Inside The Manga Industry with Felipe Smith, American Mangakaby Tom Pinchuk,
“Unlike most manga-inspired artists I know, I wasn't so much wowed by the [style of] manga as I was by its incredible abundance of ordinary, lifelike, slice-of-life scenarios and characters.” Inspired by that variety, Felipe Smith told the semi-autobiographical story of a Los Angeles cartoonist with MBQ, one of TokyoPop's memorable original English-language manga. At different turns, its lead voices frustrations over the cliches of superhero stories, and of industry pressures to conform to them.
Alternating tensions between manga and American comics abound in Smith's diverse body of work. About a decade after starting MBQ, he created a boldly different incarnation of the devilish hero Ghost Rider for Marvel – a street racer now firmly grounded in the car culture of East LA. Actor Gabriel Luna portrayed this Rider on ABC's Agents of SHIELD recently, while Smith was still busy designing characters for Nickelodeon's latest Ninja Turtles cartoon. And while the Turtles' own cheeky mash of East and West (through spoofs of the more manga-esque eras of Marvel's Daredevil) might be coincidental, it still reiterates a blend of cultures threading throughout much of this cartoonist's CV.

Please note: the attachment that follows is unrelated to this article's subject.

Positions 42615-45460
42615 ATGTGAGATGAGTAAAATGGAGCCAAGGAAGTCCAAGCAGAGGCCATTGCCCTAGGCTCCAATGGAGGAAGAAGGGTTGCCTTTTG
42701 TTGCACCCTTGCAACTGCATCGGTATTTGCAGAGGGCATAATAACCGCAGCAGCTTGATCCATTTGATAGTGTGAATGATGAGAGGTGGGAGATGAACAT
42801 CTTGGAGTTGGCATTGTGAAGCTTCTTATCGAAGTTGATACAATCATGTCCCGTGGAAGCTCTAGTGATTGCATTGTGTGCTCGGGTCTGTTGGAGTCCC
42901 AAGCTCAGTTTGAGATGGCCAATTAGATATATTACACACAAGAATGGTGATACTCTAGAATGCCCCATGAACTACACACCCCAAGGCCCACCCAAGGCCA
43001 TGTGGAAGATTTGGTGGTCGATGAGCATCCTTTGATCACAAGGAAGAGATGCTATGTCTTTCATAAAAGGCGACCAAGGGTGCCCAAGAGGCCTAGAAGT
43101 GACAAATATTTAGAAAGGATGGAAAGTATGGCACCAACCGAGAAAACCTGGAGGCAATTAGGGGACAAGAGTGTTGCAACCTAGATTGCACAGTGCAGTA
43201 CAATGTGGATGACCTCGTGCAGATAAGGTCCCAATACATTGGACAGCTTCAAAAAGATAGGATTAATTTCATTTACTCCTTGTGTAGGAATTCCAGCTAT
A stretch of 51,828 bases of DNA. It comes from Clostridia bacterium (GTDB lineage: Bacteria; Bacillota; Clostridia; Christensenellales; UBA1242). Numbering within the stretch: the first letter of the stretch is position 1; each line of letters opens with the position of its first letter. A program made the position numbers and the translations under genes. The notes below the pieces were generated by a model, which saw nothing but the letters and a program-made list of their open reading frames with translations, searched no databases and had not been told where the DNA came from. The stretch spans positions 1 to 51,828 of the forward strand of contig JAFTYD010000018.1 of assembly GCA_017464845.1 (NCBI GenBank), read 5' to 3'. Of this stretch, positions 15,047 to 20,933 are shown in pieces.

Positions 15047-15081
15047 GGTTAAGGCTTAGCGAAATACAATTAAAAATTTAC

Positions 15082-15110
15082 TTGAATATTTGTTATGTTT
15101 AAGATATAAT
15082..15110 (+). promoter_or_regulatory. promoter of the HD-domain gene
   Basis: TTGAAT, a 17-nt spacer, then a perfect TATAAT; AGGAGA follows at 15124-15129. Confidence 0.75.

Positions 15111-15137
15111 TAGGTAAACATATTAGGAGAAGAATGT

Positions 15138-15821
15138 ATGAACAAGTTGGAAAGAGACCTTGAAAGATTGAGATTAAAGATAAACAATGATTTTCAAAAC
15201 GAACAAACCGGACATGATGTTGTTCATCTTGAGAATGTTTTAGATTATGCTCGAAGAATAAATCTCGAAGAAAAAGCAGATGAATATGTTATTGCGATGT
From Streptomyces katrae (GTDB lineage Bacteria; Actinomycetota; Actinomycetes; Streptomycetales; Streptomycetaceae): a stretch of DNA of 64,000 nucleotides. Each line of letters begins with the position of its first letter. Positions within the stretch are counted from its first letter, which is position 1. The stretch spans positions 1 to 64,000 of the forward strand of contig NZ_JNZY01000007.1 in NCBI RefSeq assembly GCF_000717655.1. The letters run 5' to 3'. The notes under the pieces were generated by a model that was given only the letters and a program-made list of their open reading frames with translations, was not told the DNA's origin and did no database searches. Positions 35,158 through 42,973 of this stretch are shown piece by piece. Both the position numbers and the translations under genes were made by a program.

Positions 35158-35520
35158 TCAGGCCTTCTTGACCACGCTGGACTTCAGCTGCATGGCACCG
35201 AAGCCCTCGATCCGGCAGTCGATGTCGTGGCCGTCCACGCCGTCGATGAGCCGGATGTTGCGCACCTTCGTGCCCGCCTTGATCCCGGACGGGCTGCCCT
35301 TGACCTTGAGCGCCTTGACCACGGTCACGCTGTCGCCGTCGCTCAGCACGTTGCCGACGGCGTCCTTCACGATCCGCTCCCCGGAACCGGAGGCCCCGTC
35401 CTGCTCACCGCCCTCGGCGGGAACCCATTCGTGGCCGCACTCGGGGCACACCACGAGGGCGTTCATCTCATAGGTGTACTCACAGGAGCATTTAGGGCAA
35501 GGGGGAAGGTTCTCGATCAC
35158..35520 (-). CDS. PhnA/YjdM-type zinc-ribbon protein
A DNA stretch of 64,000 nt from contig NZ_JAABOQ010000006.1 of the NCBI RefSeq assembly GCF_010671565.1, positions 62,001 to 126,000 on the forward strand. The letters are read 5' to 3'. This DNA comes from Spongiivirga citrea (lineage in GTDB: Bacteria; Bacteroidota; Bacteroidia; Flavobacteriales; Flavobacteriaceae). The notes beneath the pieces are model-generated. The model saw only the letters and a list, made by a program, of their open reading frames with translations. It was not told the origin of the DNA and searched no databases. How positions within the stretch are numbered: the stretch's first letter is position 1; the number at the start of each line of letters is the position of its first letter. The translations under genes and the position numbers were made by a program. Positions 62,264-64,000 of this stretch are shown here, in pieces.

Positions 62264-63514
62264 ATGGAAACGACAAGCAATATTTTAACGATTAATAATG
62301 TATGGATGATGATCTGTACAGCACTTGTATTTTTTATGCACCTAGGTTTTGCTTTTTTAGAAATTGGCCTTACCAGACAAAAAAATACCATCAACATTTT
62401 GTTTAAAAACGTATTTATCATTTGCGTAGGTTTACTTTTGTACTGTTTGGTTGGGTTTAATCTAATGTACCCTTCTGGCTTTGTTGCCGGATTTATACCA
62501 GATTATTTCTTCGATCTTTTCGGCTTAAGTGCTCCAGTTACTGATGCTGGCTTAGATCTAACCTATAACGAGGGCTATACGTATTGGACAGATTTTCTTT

The clash is even at the center of Smith's series PEEPO CHOO, which follows a Chicago otaku who travels to Japan in hopes of at last living in the “geek's paradise” manga seems to have promised. Reality confounds his wishful expectations to darkly humorous effect, of course, and numerous pages see older fanboys and young otaku shout out respective misconceptions into each other's faces. The manga is a pointed cross-cultural conversation piece on its own, but the circumstances of its creation make it all the more of a discussion starter.